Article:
“The yellow eyes are really the soul of the dog,” Mr. Rodrigue told The New York Times in 1998. “He has this piercing stare. People say the dog keeps talking to them with the eyes, always saying something different.”

He added: “People who have seen a Blue Dog painting always remember it. They are really about life, about mankind searching for answers. The dog never changes position. He just stares at you. And you’re looking at him, looking for some answers, ‘Why are we here?,’ and he’s just looking back at you, wondering the same. The dog doesn’t know. You can see this longing in his eyes, this longing for love, answers.”

By the early 1990s, Mr. Rodrigue was painting only Blue Dog.

“I dropped all the Cajun influence,” he said in an interview with the New Orleans public television station WLAE.

Mr. Rodrigue was born in New Iberia on March 13, 1944, the only child of George and Marie Rodrigue. His father was a bricklayer. He began learning to draw and paint after he was found to have polio at age 8 and spent several months in bed. He studied art at the University of Southwest Louisiana (now the University of Louisiana at Lafayette) in the mid-1960s and attended the Art Center College of Design (then in Los Angeles; now in Pasadena) from 1965 to 1967.

He returned to Louisiana in 1968. In 1976, he published his first book, “The Cajuns of George Rodrigue.”

Survivors include his wife, Wendy, and two sons, Jacques and Andre.

Louisiana’s governor, Bobby Jindal, and a former governor, Kathleen Blanco, as well as the musician Irvin Mayfield, were among those scheduled to speak at a memorial service for him on Thursday at St. Louis Cathedral in New Orleans. Mr. Rodrigue boasted that it was not uncommon for his Blue Dog paintings to sell for $25,000. Some were rumored to have sold for 10 times that.

He painted Blue Dogs with presidents, with naked women in faux French scenes, on the lawn with his Aioli dining club party, inside a soup can, in ads for Absolut Vodka and next to Marilyn Monroe (return jabs, perhaps, at those who dismissed him as a Pop Art opportunist). Critics were not always impressed, but he said he did not care.

In later years Mr. Rodrigue painted other subjects, but he did not abandon Blue Dog. He said he painted in part for the people who walked past his studio on Royal Street in the French Quarter of New Orleans.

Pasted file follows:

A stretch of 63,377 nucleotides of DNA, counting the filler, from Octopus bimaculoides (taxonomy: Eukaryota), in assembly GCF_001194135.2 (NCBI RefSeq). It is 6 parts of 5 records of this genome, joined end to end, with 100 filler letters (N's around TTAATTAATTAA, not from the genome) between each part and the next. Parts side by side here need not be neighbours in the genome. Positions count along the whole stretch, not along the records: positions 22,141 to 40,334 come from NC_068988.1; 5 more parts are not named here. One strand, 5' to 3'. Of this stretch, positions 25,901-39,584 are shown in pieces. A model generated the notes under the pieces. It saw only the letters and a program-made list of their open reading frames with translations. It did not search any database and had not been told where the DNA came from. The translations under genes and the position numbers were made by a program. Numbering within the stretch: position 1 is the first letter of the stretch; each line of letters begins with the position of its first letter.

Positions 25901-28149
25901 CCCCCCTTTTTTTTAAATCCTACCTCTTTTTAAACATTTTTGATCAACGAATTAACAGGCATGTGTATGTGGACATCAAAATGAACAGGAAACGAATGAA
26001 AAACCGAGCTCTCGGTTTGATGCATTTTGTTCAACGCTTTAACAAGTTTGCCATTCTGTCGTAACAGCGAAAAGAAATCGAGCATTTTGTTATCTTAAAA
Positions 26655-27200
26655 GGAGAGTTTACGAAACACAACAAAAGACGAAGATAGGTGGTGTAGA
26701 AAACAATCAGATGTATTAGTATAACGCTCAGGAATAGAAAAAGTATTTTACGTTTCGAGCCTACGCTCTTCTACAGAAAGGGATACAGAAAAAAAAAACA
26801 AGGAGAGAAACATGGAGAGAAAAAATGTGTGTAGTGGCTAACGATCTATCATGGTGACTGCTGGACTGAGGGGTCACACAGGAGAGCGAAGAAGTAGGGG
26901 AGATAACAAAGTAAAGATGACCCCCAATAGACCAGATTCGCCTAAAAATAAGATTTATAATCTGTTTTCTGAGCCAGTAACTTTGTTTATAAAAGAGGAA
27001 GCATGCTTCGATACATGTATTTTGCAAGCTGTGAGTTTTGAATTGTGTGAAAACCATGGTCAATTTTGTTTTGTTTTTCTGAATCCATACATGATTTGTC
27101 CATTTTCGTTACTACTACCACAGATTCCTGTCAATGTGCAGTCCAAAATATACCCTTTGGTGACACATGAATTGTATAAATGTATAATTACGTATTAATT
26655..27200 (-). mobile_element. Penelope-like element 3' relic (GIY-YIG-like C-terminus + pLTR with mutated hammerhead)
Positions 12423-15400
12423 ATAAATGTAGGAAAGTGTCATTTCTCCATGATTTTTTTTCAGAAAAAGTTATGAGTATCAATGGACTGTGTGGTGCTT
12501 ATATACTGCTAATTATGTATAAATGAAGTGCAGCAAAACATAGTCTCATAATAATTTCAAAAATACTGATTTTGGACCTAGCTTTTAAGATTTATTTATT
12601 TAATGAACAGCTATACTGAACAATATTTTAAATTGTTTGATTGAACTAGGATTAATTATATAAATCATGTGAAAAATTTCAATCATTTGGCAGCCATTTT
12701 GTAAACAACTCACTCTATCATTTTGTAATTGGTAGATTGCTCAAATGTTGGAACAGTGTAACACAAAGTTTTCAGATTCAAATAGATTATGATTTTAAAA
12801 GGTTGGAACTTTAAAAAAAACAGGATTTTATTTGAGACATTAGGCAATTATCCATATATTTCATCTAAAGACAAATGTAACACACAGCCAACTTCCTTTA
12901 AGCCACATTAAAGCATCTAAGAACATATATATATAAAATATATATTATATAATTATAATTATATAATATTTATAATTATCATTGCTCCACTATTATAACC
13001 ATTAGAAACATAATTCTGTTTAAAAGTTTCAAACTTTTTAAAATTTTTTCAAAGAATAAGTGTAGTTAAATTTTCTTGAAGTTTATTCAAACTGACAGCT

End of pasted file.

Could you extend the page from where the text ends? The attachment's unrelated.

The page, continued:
“You have to do something that really attracts the attention,” he said in the WLAE interview. “I didn’t start out doing that, but that’s to fight for that audience. It’s great. It’s really great, because it’s a cross-section of the whole country here that walks down Royal Street, and the world.”





Published: December 22, 2013

  • Edgar M. Bronfman, the billionaire businessman and philanthropist who as chairman of the Seagram Company expanded his family’s liquor-based empire and who as president of the World Jewish Congress championed the rights of Jews everywhere, died on Saturday at his home in Manhattan. He was 84.

William E. Sauro/The New York Times

Edgar M. Bronfman in the Seagram Building in 1985.

William E. Sauro/The New York Times

Mr. Bronfman with his sons Edgar Jr., left, and Samuel, both top executives, in the Seagram Building in 1985.

His death, of natural causes, was confirmed by the family’s Samuel Bronfman Foundation.

Mr. Bronfman inherited control of Seagram from his father, Samuel Bronfman, an irascible, self-made Canadian magnate who founded a distilling company in 1924 and got rich during Prohibition when Bronfman liquor found its way to American customers through bootleggers.

Edgar gave the company a more sophisticated image, in keeping with his own elegantly turned-out profile in New York society — a prominence underscored in the 1970s by the headlines generated by the kidnapping of his son Sam for ransom money.

But as liquor profits began to falter, he broadened the company by acquiring Tropicana, taking Seagram into the oil business and eventually making it the largest minority shareholder in DuPont, the chemical giant. Later, he allowed his son Edgar Jr., who had succeeded him as head of the company, to risk billions of dollars to transform Seagram once again, this time into a major player in Hollywood.

As president of the World Jewish Congress, from 1981 until 2007, Mr. Bronfman turned a loose, cautious federation of Jewish groups in 66 countries into a more focused, confrontational organization.

Under his leadership, the Congress pressed the Soviet Union to improve conditions for Jews living within its borders and to allow freer emigration. Spurred by Mr. Bronfman, the Congress led efforts to expose the hidden Nazi past of Kurt Waldheim, the former secretary general of the United Nations who became president of Austria. And it campaigned successfully to force Swiss banks to make restitutions of more than a billion dollars to the relatives of German death camp victims who deposited their savings in Switzerland before World War II.